Electrofishing Threatens Hour al-Azim Wetland Biodiversity
Electrofishing Threatens Hour al-Azim Wetland Biodiversity

Electrofishing Threatens Hour al-Azim Wetland Biodiversity

Electrofishing Threatens Hour al-Azim Wetland Biodiversity

Electrofishing in Hour al-Azim Wetland in Khuzestan Province is one of the major threats facing the wetland's biodiversity, along with climate change and oil pollution.
Abolfazl Abesht, director of the Conservation of Iranian Wetlands Project, lamented the lack of attention to biodiversity in wetlands over the years, ISNA reported.
"Wetland conservation initiatives have only been restricted to water shortage and drought, and almost nothing has been said regarding the biodiversity loss in these ecosystems," he said.
A number of factors threaten the biodiversity of Hour al-Azim wetland, most of which is anthropogenic. Climate change is the most serious threat endangering marine species. The rise in temperature and higher evaporation lead to higher salinity and lower oxygen levels and consequently the death of wetland species.
Oil spills are also the other cause of mortality among the wetland's floral and faunal communities. However, these are not the only risks for Hour al-Azim's fragile marine community.
"Unsustainable fishing, specifically through illegal methods such as non-standard electrofishing and the use of fish poisons, is another grave threat to the wetland species," Abesht said.
Being cheap and very easy to use, electrofishing is very popular in the region. Fishermen send an electric current through the water to stun fish, making it easier to scoop up shoals of fish.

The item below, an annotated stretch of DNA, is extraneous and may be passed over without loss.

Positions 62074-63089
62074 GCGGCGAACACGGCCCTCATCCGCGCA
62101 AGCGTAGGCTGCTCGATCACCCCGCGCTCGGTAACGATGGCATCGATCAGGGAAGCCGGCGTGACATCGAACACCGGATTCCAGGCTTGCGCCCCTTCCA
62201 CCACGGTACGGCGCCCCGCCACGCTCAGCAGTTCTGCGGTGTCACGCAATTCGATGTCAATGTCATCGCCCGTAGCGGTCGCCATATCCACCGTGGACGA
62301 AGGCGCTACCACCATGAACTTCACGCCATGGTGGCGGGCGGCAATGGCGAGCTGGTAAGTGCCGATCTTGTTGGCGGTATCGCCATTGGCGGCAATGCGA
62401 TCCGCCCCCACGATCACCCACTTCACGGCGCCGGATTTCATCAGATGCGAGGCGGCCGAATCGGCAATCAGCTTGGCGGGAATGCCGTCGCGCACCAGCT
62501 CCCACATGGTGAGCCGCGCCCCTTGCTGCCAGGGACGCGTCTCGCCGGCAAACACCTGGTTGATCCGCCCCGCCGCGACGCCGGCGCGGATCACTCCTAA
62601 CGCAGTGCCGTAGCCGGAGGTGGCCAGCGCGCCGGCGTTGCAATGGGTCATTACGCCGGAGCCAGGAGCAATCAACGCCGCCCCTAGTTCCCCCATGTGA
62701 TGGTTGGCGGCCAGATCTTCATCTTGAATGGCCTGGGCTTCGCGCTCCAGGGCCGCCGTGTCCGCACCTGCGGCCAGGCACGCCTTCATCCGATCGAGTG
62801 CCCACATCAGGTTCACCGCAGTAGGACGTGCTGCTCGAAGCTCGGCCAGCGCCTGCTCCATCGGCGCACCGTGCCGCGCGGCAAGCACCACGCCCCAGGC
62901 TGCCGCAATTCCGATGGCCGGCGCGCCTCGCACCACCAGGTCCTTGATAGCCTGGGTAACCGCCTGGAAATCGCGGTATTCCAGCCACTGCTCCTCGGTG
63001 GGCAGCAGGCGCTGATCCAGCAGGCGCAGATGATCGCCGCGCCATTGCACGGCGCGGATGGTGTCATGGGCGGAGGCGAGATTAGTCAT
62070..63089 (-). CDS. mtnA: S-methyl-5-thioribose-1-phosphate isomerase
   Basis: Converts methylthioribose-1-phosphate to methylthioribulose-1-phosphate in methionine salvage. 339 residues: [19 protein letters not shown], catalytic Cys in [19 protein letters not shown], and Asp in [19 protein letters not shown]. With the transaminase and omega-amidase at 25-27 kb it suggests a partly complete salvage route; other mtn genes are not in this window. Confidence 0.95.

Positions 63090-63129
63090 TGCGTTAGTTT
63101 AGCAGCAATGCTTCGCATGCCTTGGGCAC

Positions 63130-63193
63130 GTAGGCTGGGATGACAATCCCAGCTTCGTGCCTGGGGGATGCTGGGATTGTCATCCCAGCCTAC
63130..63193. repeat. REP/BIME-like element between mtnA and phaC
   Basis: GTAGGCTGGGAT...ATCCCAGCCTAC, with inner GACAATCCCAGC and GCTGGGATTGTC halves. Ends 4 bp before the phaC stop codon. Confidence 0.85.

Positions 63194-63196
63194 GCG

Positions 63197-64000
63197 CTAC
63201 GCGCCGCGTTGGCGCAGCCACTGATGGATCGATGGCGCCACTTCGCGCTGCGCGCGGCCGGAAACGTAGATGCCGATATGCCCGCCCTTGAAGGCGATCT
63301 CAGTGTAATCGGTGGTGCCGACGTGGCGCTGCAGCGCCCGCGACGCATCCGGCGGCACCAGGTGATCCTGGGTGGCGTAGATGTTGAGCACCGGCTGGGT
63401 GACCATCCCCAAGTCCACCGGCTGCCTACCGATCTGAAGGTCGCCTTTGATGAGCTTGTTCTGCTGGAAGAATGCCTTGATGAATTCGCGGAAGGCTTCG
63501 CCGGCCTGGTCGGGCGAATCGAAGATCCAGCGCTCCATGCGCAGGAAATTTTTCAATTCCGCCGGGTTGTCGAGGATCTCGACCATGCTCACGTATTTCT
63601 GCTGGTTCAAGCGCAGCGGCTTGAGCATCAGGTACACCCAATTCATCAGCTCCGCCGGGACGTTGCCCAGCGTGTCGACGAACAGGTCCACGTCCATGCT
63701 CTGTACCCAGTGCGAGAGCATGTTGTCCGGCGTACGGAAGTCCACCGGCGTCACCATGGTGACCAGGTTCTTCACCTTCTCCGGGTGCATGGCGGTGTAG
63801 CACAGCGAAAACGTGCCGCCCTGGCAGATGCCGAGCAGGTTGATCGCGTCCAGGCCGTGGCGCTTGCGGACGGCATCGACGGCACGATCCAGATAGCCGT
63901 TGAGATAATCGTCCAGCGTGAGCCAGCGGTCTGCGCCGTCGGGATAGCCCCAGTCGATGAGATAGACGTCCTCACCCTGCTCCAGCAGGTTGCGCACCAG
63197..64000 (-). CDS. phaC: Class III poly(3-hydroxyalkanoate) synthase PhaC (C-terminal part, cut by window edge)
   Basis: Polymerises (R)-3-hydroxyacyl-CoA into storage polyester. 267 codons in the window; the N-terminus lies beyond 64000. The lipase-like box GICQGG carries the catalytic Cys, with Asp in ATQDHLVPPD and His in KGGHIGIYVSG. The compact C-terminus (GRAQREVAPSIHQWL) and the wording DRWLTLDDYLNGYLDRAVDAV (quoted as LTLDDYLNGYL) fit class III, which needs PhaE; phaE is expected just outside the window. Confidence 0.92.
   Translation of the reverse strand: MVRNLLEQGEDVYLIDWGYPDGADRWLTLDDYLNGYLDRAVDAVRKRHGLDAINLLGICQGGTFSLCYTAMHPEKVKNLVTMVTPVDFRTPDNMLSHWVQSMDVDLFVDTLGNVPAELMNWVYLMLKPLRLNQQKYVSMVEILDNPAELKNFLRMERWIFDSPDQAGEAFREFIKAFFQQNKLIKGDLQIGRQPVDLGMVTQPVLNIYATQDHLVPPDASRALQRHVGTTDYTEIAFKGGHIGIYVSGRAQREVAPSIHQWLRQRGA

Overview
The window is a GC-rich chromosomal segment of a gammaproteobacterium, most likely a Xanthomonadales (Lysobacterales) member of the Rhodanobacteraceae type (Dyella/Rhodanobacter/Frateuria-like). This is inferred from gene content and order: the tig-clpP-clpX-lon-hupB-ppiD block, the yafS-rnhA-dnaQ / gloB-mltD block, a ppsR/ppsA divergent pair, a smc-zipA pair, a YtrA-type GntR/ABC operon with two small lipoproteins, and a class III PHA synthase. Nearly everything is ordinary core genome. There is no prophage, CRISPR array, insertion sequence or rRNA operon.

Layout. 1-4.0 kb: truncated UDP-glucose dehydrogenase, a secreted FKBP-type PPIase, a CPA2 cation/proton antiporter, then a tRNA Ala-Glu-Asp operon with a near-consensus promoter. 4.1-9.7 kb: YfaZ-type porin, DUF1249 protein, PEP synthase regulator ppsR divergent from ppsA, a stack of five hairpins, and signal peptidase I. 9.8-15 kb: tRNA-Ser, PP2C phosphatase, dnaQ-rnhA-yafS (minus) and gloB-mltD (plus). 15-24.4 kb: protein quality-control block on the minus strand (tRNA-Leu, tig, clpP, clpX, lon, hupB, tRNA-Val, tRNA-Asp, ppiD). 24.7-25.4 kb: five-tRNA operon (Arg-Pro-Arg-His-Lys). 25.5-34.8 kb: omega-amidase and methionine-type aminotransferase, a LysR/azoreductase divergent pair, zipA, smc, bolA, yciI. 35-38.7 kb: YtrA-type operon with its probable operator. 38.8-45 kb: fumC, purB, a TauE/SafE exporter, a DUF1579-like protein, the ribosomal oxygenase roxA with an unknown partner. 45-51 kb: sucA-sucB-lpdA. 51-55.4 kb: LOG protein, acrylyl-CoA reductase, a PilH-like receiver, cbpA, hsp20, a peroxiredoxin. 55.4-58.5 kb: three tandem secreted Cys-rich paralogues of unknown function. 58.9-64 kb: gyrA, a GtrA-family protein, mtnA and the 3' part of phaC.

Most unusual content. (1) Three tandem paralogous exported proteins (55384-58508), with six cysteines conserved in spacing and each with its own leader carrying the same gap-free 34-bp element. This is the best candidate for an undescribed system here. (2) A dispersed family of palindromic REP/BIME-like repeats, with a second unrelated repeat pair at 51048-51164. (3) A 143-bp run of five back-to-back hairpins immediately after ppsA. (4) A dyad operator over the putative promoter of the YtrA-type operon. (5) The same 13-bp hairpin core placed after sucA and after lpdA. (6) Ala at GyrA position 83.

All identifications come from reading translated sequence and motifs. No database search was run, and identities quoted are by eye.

If not conducted correctly and according to ecological standards, electrofishing may have devastating and irreversible effects on fish and other vulnerable wetland species. This method does not only affect the fish community, but also could kill and paralyze other vertebrates and invertebrates.    
Chemical fish poisons are also stupefying substances that are used to stun fish, so they become easy to collect by hand.
"Fishermen in the province sometimes use this dangerous method, but reports indicate that its practice has declined significantly in recent years," Abesht said.
The official stressed that the restoration of a wetland is not possible without preserving its biodiversity.
"Without its flora and fauna, a wetland will have no other significant function," he said.
Hour al-Azim, also known as Hoveyzeh, is a wetland on Iran-Iraq border, one-third of which is located in Khuzestan Province. It is the province's biggest wetland and has a unique biodiversity.   

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